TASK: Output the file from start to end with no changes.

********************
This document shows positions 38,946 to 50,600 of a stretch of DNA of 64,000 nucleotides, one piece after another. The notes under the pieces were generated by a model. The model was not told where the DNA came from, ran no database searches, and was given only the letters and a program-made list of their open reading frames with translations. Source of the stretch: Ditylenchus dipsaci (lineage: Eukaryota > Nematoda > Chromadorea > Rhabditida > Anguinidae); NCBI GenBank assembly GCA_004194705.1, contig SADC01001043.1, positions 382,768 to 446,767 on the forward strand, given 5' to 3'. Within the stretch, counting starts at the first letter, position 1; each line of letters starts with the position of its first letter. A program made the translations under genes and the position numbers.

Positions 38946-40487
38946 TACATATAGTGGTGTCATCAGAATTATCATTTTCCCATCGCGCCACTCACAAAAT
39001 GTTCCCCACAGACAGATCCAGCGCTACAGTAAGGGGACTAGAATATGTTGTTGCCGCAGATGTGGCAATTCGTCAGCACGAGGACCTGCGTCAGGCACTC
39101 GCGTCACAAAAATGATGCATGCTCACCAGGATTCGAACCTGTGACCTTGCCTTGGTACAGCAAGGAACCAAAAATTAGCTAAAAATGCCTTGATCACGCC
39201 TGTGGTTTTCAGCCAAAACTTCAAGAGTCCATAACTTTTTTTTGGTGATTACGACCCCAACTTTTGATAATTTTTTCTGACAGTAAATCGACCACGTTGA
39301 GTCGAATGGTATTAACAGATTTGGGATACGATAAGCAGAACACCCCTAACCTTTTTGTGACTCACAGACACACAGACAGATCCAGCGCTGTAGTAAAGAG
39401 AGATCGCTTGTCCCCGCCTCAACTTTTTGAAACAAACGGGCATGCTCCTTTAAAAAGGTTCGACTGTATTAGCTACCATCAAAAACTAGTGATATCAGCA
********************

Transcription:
This document shows positions 38,946 to 50,600 of a stretch of DNA of 64,000 nucleotides, one piece after another. The notes under the pieces were generated by a model. The model was not told where the DNA came from, ran no database searches, and was given only the letters and a program-made list of their open reading frames with translations. Source of the stretch: Ditylenchus dipsaci (lineage: Eukaryota > Nematoda > Chromadorea > Rhabditida > Anguinidae); NCBI GenBank assembly GCA_004194705.1, contig SADC01001043.1, positions 382,768 to 446,767 on the forward strand, given 5' to 3'. Within the stretch, counting starts at the first letter, position 1; each line of letters starts with the position of its first letter. A program made the translations under genes and the position numbers.

Positions 38946-40487
38946 TACATATAGTGGTGTCATCAGAATTATCATTTTCCCATCGCGCCACTCACAAAAT
39001 GTTCCCCACAGACAGATCCAGCGCTACAGTAAGGGGACTAGAATATGTTGTTGCCGCAGATGTGGCAATTCGTCAGCACGAGGACCTGCGTCAGGCACTC
39101 GCGTCACAAAAATGATGCATGCTCACCAGGATTCGAACCTGTGACCTTGCCTTGGTACAGCAAGGAACCAAAAATTAGCTAAAAATGCCTTGATCACGCC
39201 TGTGGTTTTCAGCCAAAACTTCAAGAGTCCATAACTTTTTTTTGGTGATTACGACCCCAACTTTTGATAATTTTTTCTGACAGTAAATCGACCACGTTGA
39301 GTCGAATGGTATTAACAGATTTGGGATACGATAAGCAGAACACCCCTAACCTTTTTGTGACTCACAGACACACAGACAGATCCAGCGCTGTAGTAAAGAG
39401 AGATCGCTTGTCCCCGCCTCAACTTTTTGAAACAAACGGGCATGCTCCTTTAAAAAGGTTCGACTGTATTAGCTACCATCAAAAACTAGTGATATCAGCA